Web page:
Delhi-based Arya launched seven years ago as a logistics and warehousing venture for India’s smallholder grain farmers.
The company’s aim was to curb food waste while boosting farmer incomes, by giving growers a place to store their harvests until peak sales periods had passed and prices increased.
But it was Arya’s farmer financing solution that caught the attention of impact-focused fintech investor Quona Capital.
“Because farming is so seasonal in nature, it’s important that farmers have access to a combination of tools that address their needs, from affordable and timely financing, to efficiencies in warehousing and storage, to better pricing for inputs,” Quona co-founder and partner Ganesh Rengaswamy told AFN.
“Arya does all of these things in a digital-first platform that has the potential to drive the future of farming in India.”
Quona led Arya’s $21 million Series B equity and debt round, announced this week. Existing investors Ominvore and LGT Lightstone Aspada also backed the round, with several unnamed lenders provided debt financing.
The investment follows Arya’s $6 million pre-Series B round in March.
Farm meets finance
Back in 2013, Arya founders Prasanna Rao and Anand Chandra spotted a glaring inequity in India’s agriculture market. The majority of the country’s annual grain yield was being lost simply because smallholder farmers didn’t have access to the types of logistics and storage that larger-scale growers did. Those losses amounted to significant food waste, as well as lost income for growers. Farmers whose product did make it to market typically had to sell at harvest time, when prices were lowest.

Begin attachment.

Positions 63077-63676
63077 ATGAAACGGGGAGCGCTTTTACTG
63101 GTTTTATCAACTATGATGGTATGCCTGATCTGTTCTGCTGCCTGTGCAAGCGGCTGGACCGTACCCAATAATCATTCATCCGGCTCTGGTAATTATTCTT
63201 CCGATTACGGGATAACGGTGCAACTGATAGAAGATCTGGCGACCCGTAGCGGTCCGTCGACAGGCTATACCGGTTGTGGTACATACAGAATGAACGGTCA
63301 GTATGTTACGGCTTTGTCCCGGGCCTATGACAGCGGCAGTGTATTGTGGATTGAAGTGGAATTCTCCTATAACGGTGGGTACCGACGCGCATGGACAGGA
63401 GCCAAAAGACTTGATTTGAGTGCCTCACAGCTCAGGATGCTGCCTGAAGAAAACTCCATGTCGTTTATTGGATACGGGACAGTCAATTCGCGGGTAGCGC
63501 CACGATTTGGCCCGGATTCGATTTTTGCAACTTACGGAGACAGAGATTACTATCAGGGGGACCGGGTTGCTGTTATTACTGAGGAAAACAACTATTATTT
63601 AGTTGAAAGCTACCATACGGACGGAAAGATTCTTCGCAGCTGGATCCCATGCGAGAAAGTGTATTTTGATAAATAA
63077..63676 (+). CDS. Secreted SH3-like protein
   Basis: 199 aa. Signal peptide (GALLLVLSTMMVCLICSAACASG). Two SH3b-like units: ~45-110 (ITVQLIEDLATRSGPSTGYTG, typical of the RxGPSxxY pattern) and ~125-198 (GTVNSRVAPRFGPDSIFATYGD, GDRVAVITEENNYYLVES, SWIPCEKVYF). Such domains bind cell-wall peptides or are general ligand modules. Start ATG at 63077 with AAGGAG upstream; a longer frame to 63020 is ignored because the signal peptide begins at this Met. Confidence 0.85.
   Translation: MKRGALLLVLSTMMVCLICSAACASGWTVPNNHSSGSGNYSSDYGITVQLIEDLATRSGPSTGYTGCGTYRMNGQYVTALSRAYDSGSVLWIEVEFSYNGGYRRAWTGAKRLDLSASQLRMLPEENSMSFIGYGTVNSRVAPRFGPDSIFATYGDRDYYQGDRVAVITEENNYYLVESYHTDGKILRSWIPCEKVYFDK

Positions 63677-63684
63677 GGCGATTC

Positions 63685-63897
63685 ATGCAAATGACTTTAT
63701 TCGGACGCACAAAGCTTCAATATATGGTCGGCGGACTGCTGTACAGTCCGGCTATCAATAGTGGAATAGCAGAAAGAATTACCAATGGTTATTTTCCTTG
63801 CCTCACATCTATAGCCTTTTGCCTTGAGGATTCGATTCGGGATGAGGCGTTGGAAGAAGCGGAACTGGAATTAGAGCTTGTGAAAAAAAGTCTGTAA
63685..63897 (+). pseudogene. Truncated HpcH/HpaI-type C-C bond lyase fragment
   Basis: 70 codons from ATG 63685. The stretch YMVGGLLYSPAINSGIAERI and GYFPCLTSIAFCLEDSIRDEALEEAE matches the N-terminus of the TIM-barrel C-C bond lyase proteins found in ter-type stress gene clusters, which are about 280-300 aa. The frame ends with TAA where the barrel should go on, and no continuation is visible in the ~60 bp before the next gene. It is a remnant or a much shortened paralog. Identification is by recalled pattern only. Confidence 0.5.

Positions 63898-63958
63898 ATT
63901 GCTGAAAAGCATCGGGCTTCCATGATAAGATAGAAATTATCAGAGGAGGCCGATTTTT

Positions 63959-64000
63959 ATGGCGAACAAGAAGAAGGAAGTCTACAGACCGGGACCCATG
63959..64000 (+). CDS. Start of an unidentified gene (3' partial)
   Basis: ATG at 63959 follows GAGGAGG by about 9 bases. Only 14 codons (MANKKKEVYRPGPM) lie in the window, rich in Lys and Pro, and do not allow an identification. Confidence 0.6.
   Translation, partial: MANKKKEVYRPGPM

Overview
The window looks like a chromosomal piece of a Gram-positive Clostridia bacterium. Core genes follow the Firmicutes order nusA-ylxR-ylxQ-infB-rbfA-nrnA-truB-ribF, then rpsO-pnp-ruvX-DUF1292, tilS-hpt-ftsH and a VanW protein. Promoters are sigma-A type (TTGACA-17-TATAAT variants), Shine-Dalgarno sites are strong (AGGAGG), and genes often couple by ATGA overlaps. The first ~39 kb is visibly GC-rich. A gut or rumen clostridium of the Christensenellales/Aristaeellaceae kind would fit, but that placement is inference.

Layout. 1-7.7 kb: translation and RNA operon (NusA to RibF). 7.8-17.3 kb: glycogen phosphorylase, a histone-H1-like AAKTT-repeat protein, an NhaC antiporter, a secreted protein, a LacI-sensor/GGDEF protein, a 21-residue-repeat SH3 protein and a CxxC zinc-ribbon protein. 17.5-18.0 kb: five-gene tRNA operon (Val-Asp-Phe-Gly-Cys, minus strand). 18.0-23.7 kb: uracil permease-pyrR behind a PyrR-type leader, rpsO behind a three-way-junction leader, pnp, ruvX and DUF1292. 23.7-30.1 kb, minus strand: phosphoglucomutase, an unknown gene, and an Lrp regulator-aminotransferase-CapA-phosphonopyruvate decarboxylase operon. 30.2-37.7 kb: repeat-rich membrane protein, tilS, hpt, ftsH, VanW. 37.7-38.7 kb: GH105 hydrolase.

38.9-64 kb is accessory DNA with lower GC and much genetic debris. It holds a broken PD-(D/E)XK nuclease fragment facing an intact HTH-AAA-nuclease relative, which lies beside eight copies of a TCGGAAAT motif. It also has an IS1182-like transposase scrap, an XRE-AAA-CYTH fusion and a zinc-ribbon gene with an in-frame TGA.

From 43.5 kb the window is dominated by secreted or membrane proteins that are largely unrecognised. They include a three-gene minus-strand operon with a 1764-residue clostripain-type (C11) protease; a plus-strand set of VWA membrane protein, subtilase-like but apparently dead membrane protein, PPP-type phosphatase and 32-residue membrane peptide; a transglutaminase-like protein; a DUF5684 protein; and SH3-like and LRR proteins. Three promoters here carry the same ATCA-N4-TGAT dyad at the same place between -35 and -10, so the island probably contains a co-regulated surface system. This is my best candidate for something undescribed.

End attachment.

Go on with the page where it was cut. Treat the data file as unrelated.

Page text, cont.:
Rao and Chandra sought to solve the waste problem by improving access to grain storage facilities. But to do so, they also needed to fix another issue: helping farmers cover their cash flow needs between harvest and sales.
“Imagine asking a farmer not to sell her produce after harvest and instead store it. This would choke her cashflows,” Rao told AFN.
“Finance is needed to release farmers’ need for cash, if they are to participate in value chains and not sell in distress immediately after harvest.”
Arya offers a type of inventory financing based on warehouse receipts. When farmers bring their produce to Arya’s facilities, the startup issues a loan for roughly 70% of the value of their crop. Farmers then repay the loan when they eventually sell their harvest.
Loans are offered through Arya’s subsidiary Aryadhan Financial Solutions. The organization has originated ₹2.5 billion ($34 million) in warehouse receipts-based credit to date.
Arya, which was formulated within shipping firm JM Baxi Group, today operates a network of 1,500 grain storage warehouses across 20 Indian states, with a collective capacity of 2.5 million metric tons. Most of these warehouses are embedded in remote villages, close to farmers.
“We are targeting to reach 3 million farmers through a $1 billion financing book, while facilitating storage and market linkages for $20 billion of agri-commodities over the next four years,” Rao said.
Quona, which invests in emerging markets-based fintech companies focusing on wider financial inclusion, was drawn to Arya because it addresses multiple ways in which “farmers in India are vastly underserved by existing systems,” Rengaswamy said.
Quona’s portfolio of 35 companies is primarily comprised of digital retail banking platforms, affordable insurance providers, and companies serving informal, micro, and small businesses.